Déjà Vu: Suezmax Newbuild Decisions Mirror Historical Cycles


Famed New York Yankees manager Yogi Berra famously said, “It’s déjà vu all over again.” This sentiment aptly describes the current state of the tanker market, particularly for Suezmaxes. Historically, shipping has experienced deep cyclicality, often beginning and ending with extremely firm markets separated by prolonged troughs. Today’s tanker market conditions bear a striking resemblance to past cycles, making it challenging for stakeholders to commit to decisions, reports Baltic Exchange.

Market Dynamics and Historical Patterns

The tanker markets have been firm in recent years, influenced by a historically low order book in 2022, advancements in emissions and propulsion technology, and an aging fleet, some of which operates within the “Dark Fleet” carrying sanctioned Russian and Iranian oil. Over the last two years, secondhand tanker asset values have risen aggressively, outpacing freight rates. In some instances, five-year-old vessels are now more expensive than newbuilds—a rare phenomenon. This market environment could lead to overordering tankers, a pattern seen in previous strong markets. Given the longevity of ships, long-term oversupply may soon become a reality again.

Suezmax Sector Specifics

The conditions described are most pronounced in the Suezmax sector. The Baltic Exchange uses an average of the TD6 (Black Sea to Mediterranean) and TD20 (West Africa to Continent) routes for their weighted average Baltic Suezmax time charter equivalent (TCE). Although TCE levels remain healthy, they have decreased over the last two years. During this time, the Baltic Tanker Investor Indices for five-year-old Suezmax values have risen significantly, with a negative correlation (-0.40x) between freight rates and asset values. Remarkably, a five-year-old Suezmax tanker today is valued 7.1% above a newbuild order value, whereas historically, it is typically valued well below a newbuild.

With the 10-year Baltic weighted average TCE at $27,747/day, new builds appear more attractive if one is willing to wait. A Suezmax newbuild valued at $77.3 million would have an estimated first-year cash breakeven TCE of approximately $26,000/day, yielding positive cash flow against the average TCE over the last 10 years. Conversely, a five-year-old Suezmax valued at $82.8 million has an estimated first-year cash breakeven TCE of $30,200/day, resulting in negative cash flow against the 10-year average TCE rates.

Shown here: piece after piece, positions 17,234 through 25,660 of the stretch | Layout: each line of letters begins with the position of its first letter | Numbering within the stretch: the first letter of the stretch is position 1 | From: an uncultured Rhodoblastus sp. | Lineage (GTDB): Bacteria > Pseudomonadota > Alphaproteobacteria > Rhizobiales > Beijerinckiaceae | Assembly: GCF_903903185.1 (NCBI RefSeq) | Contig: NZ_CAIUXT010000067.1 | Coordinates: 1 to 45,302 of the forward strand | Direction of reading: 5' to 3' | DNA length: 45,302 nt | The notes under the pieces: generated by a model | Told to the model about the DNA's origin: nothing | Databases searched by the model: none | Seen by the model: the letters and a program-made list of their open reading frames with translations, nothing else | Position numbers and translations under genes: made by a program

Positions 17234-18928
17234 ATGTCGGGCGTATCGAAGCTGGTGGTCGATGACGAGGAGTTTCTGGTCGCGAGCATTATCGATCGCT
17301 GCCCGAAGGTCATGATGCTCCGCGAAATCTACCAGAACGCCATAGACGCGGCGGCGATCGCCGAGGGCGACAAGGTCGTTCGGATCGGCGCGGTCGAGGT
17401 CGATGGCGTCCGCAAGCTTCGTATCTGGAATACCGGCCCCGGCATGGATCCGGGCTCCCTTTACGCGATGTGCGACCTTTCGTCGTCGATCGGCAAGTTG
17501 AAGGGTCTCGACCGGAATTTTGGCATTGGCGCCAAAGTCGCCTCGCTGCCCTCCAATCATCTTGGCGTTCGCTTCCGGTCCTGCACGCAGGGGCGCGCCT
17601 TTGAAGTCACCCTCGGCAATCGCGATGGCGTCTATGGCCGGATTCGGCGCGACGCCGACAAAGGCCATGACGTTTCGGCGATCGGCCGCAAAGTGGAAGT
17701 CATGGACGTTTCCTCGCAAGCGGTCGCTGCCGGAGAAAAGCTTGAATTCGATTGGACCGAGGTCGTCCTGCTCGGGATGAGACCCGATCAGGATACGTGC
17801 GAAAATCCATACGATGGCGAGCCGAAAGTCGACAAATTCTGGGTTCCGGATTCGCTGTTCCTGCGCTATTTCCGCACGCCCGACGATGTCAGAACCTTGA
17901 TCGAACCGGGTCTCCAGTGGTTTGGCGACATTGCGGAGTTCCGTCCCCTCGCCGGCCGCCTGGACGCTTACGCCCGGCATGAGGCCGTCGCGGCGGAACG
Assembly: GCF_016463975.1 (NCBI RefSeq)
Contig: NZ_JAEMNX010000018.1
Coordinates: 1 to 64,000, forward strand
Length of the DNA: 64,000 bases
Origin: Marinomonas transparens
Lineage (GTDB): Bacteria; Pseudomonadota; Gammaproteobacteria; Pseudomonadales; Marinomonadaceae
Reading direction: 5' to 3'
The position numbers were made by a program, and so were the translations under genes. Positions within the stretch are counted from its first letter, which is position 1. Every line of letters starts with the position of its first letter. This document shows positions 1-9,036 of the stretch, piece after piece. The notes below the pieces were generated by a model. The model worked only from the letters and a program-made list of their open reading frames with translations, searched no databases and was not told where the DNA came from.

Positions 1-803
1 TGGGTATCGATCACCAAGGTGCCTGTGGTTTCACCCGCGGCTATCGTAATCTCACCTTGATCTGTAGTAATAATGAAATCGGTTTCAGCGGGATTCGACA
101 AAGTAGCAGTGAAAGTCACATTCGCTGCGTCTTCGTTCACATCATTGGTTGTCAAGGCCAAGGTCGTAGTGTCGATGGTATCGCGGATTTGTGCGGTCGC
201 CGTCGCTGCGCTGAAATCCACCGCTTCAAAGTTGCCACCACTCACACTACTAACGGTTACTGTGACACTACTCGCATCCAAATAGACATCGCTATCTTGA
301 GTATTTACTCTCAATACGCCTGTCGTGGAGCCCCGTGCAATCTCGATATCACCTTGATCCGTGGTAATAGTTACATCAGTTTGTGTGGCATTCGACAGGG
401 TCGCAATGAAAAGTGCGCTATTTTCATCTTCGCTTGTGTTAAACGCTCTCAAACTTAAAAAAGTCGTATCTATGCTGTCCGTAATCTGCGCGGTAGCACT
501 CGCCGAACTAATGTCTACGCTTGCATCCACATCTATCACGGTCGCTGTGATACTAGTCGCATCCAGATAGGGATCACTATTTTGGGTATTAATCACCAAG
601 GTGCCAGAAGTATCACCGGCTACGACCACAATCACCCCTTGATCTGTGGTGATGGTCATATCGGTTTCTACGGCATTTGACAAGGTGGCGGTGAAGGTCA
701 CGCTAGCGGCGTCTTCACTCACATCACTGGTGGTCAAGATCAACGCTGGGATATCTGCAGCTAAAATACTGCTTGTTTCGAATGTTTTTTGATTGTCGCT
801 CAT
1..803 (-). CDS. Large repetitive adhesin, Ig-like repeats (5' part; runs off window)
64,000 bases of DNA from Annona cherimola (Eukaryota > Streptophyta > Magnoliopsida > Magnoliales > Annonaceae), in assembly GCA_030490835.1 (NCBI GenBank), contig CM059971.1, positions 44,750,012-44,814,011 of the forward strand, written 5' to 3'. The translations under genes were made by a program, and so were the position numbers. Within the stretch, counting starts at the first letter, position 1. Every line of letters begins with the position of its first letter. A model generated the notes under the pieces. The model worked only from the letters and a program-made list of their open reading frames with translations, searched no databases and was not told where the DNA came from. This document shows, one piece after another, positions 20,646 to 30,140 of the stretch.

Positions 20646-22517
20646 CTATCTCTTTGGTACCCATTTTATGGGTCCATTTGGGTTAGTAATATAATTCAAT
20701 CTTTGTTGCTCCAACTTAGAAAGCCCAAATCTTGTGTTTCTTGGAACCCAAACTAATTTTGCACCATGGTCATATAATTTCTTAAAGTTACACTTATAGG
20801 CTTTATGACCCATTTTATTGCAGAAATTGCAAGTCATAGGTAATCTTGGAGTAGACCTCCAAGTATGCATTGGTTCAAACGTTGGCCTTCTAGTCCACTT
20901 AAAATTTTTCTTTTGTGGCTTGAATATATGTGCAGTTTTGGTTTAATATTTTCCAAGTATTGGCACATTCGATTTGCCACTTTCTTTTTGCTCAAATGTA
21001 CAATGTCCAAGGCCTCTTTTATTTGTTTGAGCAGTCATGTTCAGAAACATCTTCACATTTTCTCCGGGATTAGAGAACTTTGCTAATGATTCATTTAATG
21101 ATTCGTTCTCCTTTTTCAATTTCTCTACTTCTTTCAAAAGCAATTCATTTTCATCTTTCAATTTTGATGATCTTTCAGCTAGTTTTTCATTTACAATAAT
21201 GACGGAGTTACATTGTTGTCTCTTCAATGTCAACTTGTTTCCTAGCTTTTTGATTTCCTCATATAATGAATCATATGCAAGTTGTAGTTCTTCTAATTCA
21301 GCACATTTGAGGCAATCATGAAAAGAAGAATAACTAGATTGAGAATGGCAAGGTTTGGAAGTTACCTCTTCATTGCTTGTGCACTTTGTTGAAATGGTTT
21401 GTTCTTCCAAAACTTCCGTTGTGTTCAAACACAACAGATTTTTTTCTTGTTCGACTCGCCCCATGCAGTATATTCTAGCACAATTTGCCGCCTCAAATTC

Fleet Metrics and Market Considerations

Approximately 31% of the Suezmax fleet is 15 years old or older, while the order book represents 14% of the fleet capacity. Historically, the Suezmax fleet order book has averaged around 20%. Although the current order book only replaces about 46% of the aging fleet, it is far higher than the 28-year-low order book of 2.5% seen in the summer of 2022. Newbuild ships are expected to be more efficient and optimized for deadweight capacity, potentially offsetting some of the market risks.

The “Dark Fleet” also plays a role in supporting freight rates and asset values for modern ships by trading sanctioned oil, further complicating the market dynamics.

Investment Decisions

For the past two years, the Baltic Suezmax weighted average TCE was $50,900/day, significantly higher than the 10-year average of $27,800/day. This suggests that, despite potential future market corrections, strong cash flows over the next 30 months could significantly de-lever the acquisition of a five-year-old Suezmax today.

However, ordering a newbuild involves complex decisions regarding propulsion options. Dual-fuel options can be costly and unproven long-term, and future environmental and emissions regulations may change, impacting ships ordered today for delivery in 2026-27.

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Source: Baltic Exchange